A couple of weeks back, Carlo Calma and I were talking about why he and his brother, JP Calma, a general contractor, had decided to become developers and wrest control of the decision-making process that is often taken off the hands of architects.
He said they wanted to do it so they could build projects without compromising their vision. I asked Calma if he considered himself a radical architect and he said no. Instead, he thinks of himself as “a provocateur of ideas as well as exuberance in philosophy.” ‘Exuberant’ is, in fact, the adjective he wishes people would remember him and his designs by. That may well be what the jury at the World Architecture Festival (WAF) in Amsterdam this December 5-7, 2019, will encounter when he presents his project. “I want to do something fun for my presentation!” he says.
Calma is competing against 14 other shortlisted architects from Thailand, Spain, Lebanon, Canada, Kuwait, India, Australia, Mexico, Netherlands, Latvia, China, and New Zealand, in the Future Building: House category.
Below are the images and concept descriptions Calma submitted to the WAF when he turned in his entry, The Infinity House, earlier this year. The text has been slightly edited for publication and exclusive images have been added.
Is Infinity House simply a place to live? Or is it, as our studio views it, a living kinetic sculpture and an example of what we call “architecture of exuberance”?
We imagine a home that feels like falling into an Escher-esque rabbit hole and into an anomalous garden of raw concrete with oxidized metal, bent wood, and textural stone.
As you emerge on the other side of the doors of perception, the gaze of the mind’s eye expands in sensory reverence with scale and proportion-defying cathedral-like space of absurdities and improbabilities.
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There is a distinct sense of being in a place disjointed from time—one that is beyond reason yet strangely familiar and comforting.
The design of the house is a hybrid of the natural and artificial worlds: nature is represented in the free-flowing space and sectional portals like floating in gravity.
The artifice is embodied in utilitarian function and intuiting the paradoxical potential in prosaic and surreal forms.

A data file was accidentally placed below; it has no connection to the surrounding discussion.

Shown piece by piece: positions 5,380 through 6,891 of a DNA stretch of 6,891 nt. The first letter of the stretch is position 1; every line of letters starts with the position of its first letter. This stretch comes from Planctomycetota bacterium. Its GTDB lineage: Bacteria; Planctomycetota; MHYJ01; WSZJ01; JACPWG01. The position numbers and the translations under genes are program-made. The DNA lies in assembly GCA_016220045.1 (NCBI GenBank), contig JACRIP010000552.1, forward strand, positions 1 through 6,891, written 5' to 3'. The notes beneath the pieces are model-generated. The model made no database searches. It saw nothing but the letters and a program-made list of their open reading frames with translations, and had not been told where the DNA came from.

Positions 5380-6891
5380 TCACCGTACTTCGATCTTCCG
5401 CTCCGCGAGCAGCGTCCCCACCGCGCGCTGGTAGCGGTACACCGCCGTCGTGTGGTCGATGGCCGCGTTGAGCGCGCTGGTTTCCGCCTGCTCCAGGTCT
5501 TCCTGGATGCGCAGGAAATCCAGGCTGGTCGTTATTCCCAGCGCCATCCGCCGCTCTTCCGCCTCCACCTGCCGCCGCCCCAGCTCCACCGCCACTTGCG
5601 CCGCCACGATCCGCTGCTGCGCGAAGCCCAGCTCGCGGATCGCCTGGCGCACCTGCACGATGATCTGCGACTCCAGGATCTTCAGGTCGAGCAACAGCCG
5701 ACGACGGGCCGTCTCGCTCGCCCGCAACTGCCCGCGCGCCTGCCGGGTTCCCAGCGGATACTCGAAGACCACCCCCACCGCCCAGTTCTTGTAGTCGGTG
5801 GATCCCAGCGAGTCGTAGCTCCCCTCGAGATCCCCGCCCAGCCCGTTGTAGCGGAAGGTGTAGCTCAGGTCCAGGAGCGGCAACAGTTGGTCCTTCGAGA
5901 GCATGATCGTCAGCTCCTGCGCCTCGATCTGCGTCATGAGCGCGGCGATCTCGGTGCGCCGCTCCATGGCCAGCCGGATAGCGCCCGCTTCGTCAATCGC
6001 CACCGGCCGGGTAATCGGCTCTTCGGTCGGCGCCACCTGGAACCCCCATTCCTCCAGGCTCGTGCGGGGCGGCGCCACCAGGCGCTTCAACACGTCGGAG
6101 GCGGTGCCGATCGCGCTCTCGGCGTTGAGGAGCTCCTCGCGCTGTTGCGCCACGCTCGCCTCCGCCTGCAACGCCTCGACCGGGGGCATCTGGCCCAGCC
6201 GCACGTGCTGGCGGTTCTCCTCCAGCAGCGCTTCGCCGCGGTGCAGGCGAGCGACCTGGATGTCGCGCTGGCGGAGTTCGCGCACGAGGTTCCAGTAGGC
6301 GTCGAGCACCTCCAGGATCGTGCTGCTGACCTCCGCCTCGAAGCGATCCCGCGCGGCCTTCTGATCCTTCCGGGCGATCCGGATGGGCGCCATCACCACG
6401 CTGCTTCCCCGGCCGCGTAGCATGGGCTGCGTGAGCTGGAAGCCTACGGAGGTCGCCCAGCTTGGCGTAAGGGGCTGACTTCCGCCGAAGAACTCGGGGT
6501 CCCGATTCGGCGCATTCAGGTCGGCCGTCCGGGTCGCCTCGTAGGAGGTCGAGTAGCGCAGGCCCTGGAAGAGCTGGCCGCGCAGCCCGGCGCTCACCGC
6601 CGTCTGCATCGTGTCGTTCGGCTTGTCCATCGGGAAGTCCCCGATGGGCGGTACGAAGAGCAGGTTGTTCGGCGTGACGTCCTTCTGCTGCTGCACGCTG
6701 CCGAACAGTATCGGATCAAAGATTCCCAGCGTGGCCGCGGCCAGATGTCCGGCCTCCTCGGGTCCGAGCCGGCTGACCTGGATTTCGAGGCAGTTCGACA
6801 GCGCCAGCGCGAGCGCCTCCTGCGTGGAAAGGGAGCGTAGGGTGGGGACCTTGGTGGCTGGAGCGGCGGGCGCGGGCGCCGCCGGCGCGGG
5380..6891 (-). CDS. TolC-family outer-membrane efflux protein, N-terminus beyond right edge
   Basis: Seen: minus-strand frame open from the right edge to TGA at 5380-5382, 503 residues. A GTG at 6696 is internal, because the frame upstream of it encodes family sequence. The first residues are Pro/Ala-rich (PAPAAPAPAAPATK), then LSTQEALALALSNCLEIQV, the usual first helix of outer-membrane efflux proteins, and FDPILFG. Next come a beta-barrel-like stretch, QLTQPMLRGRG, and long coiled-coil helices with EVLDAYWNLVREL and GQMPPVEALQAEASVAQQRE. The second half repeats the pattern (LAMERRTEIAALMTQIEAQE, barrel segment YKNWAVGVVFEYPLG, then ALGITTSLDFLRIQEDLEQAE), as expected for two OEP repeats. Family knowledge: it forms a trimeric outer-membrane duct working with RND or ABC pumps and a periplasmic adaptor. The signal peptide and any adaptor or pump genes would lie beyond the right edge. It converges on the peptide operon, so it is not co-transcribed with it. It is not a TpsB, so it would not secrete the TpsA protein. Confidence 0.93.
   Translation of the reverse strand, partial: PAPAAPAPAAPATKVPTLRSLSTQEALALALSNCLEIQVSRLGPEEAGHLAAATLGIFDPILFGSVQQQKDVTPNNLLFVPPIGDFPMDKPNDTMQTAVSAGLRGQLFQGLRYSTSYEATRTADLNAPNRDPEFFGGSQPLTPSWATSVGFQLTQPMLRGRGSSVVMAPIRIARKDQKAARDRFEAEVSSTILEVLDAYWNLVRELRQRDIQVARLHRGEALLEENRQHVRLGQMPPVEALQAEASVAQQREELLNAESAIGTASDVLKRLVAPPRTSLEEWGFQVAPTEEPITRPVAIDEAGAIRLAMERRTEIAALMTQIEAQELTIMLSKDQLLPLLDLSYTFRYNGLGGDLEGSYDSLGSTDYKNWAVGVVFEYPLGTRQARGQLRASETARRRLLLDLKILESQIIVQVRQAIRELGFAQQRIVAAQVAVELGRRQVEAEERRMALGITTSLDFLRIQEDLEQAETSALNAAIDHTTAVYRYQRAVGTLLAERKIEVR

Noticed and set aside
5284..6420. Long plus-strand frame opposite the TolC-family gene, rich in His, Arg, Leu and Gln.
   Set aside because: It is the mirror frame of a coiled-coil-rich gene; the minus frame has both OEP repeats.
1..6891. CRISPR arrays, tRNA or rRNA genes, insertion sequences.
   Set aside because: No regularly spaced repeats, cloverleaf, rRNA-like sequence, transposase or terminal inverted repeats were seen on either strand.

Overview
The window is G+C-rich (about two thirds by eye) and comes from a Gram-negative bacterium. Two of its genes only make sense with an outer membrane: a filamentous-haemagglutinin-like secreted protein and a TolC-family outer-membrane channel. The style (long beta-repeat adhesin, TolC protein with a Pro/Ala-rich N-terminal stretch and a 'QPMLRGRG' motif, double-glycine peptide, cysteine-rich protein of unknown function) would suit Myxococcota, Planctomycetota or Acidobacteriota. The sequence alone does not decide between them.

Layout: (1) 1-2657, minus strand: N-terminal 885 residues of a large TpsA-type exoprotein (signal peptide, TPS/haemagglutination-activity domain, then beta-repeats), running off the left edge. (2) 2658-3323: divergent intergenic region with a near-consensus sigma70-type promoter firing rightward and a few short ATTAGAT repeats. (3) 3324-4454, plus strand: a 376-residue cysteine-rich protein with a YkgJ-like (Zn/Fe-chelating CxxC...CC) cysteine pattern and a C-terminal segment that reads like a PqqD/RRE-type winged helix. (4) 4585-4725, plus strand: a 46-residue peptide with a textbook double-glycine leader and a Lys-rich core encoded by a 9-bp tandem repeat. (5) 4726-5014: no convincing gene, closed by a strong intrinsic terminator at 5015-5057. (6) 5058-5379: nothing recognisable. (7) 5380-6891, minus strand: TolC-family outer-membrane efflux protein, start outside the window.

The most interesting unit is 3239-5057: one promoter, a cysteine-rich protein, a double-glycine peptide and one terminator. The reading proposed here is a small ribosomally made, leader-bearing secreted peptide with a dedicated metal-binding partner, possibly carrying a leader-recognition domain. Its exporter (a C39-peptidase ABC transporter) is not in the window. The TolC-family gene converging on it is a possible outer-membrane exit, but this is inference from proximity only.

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Consider the grand curvilinear staircase made of weathered steel with details that resemble eyes—a kind of monster.
The same refers to the half-moon ceiling lights that look like a flock of luminescent birds in flight, again demonstrating a collision of the natural and artificial.
One feels the flow of nature as the Infinity House changes character from day to night.
By day, it is bathed in texture—a space where people can create and exhilarate in the literal and metaphorical wonders of the house; a space where we are encouraged to contemplate not only the aesthetic quality but also the polemics of the material and immaterial realms.
By night, unseen details in the Infinity House come alive in startling ways, and a resounding silence descends upon the space.
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The contrast of materials becomes starker and textures shift in an interplay of light and shadow that becomes the stage for the materiality to display its more dramatic qualities.
The ‘infinite’ quality of the house is portrayed in the use of persistent fluid details and how materials bend and fold in endless iterations—like peeling off the skin from the structural bones; a kind of naked architecture.
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The Infinity House feels like one flowing, breathing organism that becomes a living entity by the value of human condition and experience. As once a fetishized sculptural object—it is no longer an object but a storyteller.
It embodies sensual narratives, a kind of container of memories of the illicit kind.
Watch out in the coming days for exclusive images of Filipino and ASEAN entries to WAF 2019, as well as images of the competition in their categories!